This striking performance blends poetry, music and movement, on stage in Toronto
I’ve never seen an audience rise to their feet as fast as they did for Soulpepper Theatre‘s production of for colored girls who have considered suicide/ when the rainbow is enuf. As resonate now as it was in 1976, Director Djanet Sears and an exceptionally talented cast does a commendable job bringing this iconic and important production to the Toronto stage.
Continue reading Review: for colored girls… (Soulpepper)
Two Birds One Stone explores the personal and the political on the Toronto stage
“It’s complicated” is a phrase often heard throughout the play Two Birds One Stone, currently playing as a part of the RISER Project program at The Theatre Centre, whenever co-creator/performer Natasha Greenblatt is asked to comment on the contentious relationship between Israel and Palestine. While the situation is indeed “complicated,” this nebulous term is often used to discourage or deter much-needed investigation and analysis. Fortunately, Greenblatt and Palestinian co-creator/performer Rimah Jabr do not shy away from any complexity in their account of what it means to search for identity on conflicted and occupied territories.
Continue reading Two Birds One Stone (RISER Project 2017/ Why Not Theatre)
Anusree Roy’s play takes on the taboo of mental illness in Toronto’s South Asian community
Currently playing at the Factory Mainspace, Little Pretty and The Exceptional is the latest installment of Factory Theatre’s generally brilliant Beyond the Great White North season. While the production has some seriously good moments, it is still one of the weaker shows I’ve seen this season.
Continue reading Little Pretty and The Exceptional (Factory Theatre)
Ngozi Paul delights Toronto audiences as writer and performer in The Emancipation of Ms. Lovely
I was not in the greatest mood when I arrived at Streetcar Crowsnest to watch The Emancipation of Ms. Lovely. It was raining hard, I was tired from the week, and my guest had just canceled at the last minute.
Fortunately, all this quickly left my mind as I proceeded to watch one of the best shows I have seen all season. In fact, I am still trying to process the immensity of what I saw on stage that night. Continue reading The Emancipation of Ms. Lovely (The Crow’s Theatre)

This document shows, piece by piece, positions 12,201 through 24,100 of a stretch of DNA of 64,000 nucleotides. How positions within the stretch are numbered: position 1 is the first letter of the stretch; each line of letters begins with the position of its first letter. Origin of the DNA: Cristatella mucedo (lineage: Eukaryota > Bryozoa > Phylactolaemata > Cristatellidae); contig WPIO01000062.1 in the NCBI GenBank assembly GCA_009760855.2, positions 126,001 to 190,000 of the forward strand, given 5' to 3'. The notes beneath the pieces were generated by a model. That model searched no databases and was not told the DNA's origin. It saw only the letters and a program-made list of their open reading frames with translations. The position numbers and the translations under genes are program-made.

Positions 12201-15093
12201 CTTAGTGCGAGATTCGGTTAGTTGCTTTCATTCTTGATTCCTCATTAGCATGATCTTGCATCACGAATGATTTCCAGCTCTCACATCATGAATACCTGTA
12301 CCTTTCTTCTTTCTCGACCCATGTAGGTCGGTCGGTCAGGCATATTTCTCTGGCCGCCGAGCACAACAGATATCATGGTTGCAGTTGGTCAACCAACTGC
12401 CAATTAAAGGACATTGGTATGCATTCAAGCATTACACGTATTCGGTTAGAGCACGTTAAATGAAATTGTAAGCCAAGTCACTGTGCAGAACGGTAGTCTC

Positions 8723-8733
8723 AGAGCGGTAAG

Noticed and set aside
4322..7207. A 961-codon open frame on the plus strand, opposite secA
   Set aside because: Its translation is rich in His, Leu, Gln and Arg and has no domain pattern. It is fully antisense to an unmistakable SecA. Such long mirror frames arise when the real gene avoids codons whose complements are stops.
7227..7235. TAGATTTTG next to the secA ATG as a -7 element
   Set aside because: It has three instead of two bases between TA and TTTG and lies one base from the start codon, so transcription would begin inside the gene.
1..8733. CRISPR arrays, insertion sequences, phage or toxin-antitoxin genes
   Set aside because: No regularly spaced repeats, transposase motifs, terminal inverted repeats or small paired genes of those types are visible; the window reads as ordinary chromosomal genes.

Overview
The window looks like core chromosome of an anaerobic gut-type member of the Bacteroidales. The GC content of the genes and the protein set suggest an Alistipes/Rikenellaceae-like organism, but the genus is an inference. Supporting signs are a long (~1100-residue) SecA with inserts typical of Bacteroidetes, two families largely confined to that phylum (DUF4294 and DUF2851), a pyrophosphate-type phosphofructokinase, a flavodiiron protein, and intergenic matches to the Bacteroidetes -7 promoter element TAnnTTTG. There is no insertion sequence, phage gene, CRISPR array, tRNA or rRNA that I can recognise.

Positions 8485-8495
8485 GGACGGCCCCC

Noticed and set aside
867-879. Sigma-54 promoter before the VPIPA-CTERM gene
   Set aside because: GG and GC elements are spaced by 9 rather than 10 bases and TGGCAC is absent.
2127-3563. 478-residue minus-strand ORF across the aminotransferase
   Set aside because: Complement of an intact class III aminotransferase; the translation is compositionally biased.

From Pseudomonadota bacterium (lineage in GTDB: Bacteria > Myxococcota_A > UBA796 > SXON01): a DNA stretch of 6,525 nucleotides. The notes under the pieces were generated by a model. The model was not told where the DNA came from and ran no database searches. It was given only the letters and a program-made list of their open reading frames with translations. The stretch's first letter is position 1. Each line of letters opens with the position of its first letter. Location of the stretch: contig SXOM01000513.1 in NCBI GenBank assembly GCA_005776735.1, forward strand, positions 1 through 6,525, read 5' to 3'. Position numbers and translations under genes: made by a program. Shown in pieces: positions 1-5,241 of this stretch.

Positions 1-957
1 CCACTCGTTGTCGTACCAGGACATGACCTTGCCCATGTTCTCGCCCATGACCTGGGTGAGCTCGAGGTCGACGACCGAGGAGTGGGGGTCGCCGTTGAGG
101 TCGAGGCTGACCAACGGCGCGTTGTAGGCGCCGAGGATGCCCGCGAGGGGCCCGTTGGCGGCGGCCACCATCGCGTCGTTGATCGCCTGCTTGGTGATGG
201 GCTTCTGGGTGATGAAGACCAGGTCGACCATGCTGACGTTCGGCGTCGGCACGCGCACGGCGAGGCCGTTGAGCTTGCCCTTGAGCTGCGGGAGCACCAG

The Orange Dot lands on the Toronto stage with provocative but mixed messages
The Orange Dot, as presented by Theatrefront at the new Streetcar Crowsnest Theatre, is a nuanced, intelligent look at gender relations in the 21st century… until it was not. The production held me and my companion captive until it erupted into an ending that tried to bite off more than it could chew. Continue reading Review: The Orange Dot (Theatrefront)
The Flirty Boys and Carson Pinch Will Die take to the stage at the Toronto Sketchfest!
My second night at Toronto Sketch Comedy Festival was spent catching the double bill of The Flirty Boys and Carson Pinch Will Die at The Theatre Centre. The comedy on offer tonight was just as intriguing as what I saw the night before and I would highly recommend checking out the rest of the festival this weekend with friends or dates!
Continue reading The Flirty Boys and Carson Pinch Will Die (2017 Toronto Sketch Comedy Festival Double Bill)
The Toronto Sketch Comedy Festival continues until Sunday and tonight I was able to catch a double bill of The Hottest Girl in School and Fusion Comedy. It showed the variety of offerings that can be found in the festival. Although the material in both shows were vastly different in content, it was still a thoroughly enjoyable double bill overall.
Continue reading Fusion Comedy and The Hottest Girl in School (Toronto Sketch Comedy Festival Double Bill)
John & Waleed Bridge Worlds and Harmonies at Toronto’s Theatre Passe Muraille
I walked into to John & Waleed, now playing at the Theatre Passe Muraille Mainspace, expecting an afternoon of pleasant tunes from the eponymous creators/performers John Millard and Waleed Abdulhamid, but I was worried that this show featuring “harmonies” created out of “dissonant upbringings” would be too easy on our increasingly troubled times.
Fortunately John & Waleed proved me wrong by subtly provoking complicated questions on identity and history rather than placating them.
Continue reading John & Waleed (Theatre Passe Muraille and Cahoots Theatre)